|Arsenal 1 v 0 Leeds United|
Monday, 6th January 2020 Kick-off 19:56
Sunday, 5th Jan 2020 20:26 by Tim Whelan
Our FA Cup tie at Arsenal kicks off at 7.56 tomorrow night, as it’s being televised live on BBC1. The odd kick off time is due a mental heath initiative, so we can spend a minute trying to summon some inner peace, rather than stressing about the game.
I can’t recommend that you drive all the way to the Emirates stadium, because the streets get very congested and there is a residents-only parking scheme in all directions around the stadium, which is strictly enforced by an army of traffic wardens. The best idea is to park at Cockfosters (junction 24 of the M25 and then 3 miles along the A111) and take the Piccadilly line.
The nearest underground station is Holloway Road, but this is closed for an hour or so before and after the game for safety reasons. The problem is that the station relies mostly on lifts to transport passengers to and from street level, which can’t cope with a large number of people in a short period of time.
So you’ll probably need to get off at Arsenal station, which was right outside their old Highbury stadium, but it still within easy walking distance of their new home. Turn right outside the station and follow Drayton Park Road around to the left. Then take one of the large bridges over the railway line to the stadium.
If you’re catching the train from Leeds it’s a simple journey from Kings Cross, just three stops along the Piccadilly line to Arsenal, and despite all expectations there will be an extra late train back. For those prepared to leave Kings Cross at 11.33pm and get back into Leeds at 02.36 on Tuesday morning.
The nearest overground station is Drayton Park, which is situated right next to the stadium. When the stadium was first built it was also closed on matchdays for safety reasons, but the internet is suggesting that trains will be running there tomorrow night. The exits from this station were supposed to be improved as one of the conditions for granting planning permission for the new stadium, so perhaps they’ve now got round to doing this.
The traditional pub for away supporters is the Drayton Arms (Courage), next to Arsenal tube station and Drayton Park railway station, though it does get very busy on matchdays. A couple of other establishments you could try are the Twelve Pins and ‘The Blackstock’, which are both close to Finsbury Park station. Alcohol is usually available inside the stadium.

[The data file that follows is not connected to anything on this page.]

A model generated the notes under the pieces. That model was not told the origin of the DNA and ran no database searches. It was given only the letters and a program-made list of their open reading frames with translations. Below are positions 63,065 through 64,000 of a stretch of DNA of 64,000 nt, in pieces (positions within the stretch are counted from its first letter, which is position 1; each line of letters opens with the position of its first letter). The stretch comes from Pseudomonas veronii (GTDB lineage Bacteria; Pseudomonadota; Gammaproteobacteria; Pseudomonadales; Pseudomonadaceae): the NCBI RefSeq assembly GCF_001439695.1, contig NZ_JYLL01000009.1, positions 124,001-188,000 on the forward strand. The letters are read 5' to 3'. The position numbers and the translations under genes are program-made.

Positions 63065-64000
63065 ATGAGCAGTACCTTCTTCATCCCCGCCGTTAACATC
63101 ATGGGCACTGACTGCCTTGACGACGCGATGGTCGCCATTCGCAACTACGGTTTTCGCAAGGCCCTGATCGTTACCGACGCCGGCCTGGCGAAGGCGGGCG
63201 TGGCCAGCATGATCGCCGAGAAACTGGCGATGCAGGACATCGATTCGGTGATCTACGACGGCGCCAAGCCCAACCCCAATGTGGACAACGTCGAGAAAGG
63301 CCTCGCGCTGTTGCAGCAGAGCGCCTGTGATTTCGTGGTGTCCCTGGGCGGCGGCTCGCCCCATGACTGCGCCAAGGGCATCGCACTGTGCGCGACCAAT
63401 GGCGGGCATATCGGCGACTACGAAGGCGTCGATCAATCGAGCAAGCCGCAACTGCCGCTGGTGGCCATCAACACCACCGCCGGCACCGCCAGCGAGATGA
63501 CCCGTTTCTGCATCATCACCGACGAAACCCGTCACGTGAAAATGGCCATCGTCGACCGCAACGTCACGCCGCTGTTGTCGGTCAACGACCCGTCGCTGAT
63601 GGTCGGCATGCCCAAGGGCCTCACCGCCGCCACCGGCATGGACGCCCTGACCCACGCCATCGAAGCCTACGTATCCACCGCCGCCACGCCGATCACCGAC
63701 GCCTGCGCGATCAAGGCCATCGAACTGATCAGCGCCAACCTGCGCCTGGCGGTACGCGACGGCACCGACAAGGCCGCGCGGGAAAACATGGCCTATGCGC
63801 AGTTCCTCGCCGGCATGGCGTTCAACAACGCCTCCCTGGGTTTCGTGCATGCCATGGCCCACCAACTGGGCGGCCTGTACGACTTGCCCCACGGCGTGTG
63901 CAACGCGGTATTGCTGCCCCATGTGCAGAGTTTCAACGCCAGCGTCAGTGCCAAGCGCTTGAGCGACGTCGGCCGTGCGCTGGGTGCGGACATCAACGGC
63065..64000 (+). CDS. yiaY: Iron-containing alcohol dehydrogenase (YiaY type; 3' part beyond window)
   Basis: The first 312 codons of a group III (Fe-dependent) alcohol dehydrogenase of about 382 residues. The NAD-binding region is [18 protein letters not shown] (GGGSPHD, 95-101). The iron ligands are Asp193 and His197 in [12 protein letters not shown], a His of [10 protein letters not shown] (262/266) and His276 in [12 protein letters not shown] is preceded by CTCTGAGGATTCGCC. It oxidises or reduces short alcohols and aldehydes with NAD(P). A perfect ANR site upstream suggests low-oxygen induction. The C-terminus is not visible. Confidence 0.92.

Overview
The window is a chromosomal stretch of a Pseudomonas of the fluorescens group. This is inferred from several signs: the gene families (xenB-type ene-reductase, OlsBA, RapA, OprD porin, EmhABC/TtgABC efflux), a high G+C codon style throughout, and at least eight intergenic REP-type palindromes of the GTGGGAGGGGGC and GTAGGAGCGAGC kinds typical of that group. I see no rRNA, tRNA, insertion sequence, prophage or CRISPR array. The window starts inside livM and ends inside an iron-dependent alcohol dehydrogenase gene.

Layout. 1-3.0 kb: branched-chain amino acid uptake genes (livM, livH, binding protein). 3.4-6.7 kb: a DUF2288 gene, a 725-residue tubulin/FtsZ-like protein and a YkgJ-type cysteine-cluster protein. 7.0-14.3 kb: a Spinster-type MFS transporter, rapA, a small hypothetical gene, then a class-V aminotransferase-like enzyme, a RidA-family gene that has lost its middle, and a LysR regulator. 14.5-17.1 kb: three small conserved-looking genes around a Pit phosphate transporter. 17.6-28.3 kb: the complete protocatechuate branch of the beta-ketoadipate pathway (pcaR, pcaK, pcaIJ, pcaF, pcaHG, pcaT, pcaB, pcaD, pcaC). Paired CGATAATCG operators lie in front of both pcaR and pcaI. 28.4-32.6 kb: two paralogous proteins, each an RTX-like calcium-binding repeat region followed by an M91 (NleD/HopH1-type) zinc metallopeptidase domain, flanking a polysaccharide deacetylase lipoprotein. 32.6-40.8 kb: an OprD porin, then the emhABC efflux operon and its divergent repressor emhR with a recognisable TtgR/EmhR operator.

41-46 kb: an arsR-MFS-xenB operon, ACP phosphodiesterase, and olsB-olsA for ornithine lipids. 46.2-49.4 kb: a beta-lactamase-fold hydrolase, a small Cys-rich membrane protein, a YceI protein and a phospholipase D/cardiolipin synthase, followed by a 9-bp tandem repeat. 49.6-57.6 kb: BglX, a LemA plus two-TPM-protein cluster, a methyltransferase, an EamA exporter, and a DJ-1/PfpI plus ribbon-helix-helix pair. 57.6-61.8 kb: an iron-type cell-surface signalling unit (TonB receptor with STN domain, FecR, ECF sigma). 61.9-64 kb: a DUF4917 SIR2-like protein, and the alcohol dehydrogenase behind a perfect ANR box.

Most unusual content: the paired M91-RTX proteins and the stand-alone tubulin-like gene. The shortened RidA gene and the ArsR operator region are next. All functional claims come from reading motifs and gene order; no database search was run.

Arsenal moved out of Highbury after 93 years of playing at their old stadium, as the cramped site meant that in the all-seater era they could never expand it’s capacity to meet the demand for tickets, so in 2006 they moved into the Emirates. The whole project cost £390m, but this included the conversion of Highbury into residential accommodation, and the sale of these flats has helped to offset a lot of their huge outlay.
With 60,383 seats on offer they have enjoyed a huge increase in their matchday revenues since the new stadium opened, though somehow they seem to have lost 49 seats from the official capacity since we last came to these parts.
Away fans at the usually get an allocation of 3,000 in the lower tier of the South East corner, but this can be increased for cup games, and we have been given approximately 8,000 seats for this game. The official Leeds site says this figure was agreed after discussions with the Safety Advisory Group, but doesn’t say whether we could have been given even more, or whether they thought they’d better give us a decent number to stop Leeds fans trying to get into the home stands.
Despite a lot of moaning about the game being moved to Monday night and how hard that would make it to get back to Leeds afterwards, our allocation sold out as soon as it went on sale. Which is probably down to the number of Leeds fans living in London and other parts of the south-east, for whom it’s an easy journey.
Away adult ticket prices for this game are £34.50 and £36.50 in the upper tier and £26 in the lower tier. And there are various categories of concessions from £10 through to £18, again with ticketes being more expensive in the upper tier.
There seem to be a few tickets left in the home sections of the stadium, but to get one you would need to have one of the various categories of Arsenal membership, and like us, they seem to have quite a few of them.
As far as the facilities are concerned, the seats are padded seats and plenty of leg room, but the lower tier of the stadium is quite shallow so the view isn’t that good in the front rows of that section. Also the concourse is disappointingly narrow for a new stadium, though it does offer a wide selection of scoff at the usual vastly inflated London prices.
All in all this has the makings of a good night out, and hopefully we will be back again next year for a league fixture.
Some of this rubbish came from www.footballgroundguide.com
Photo: Action Images
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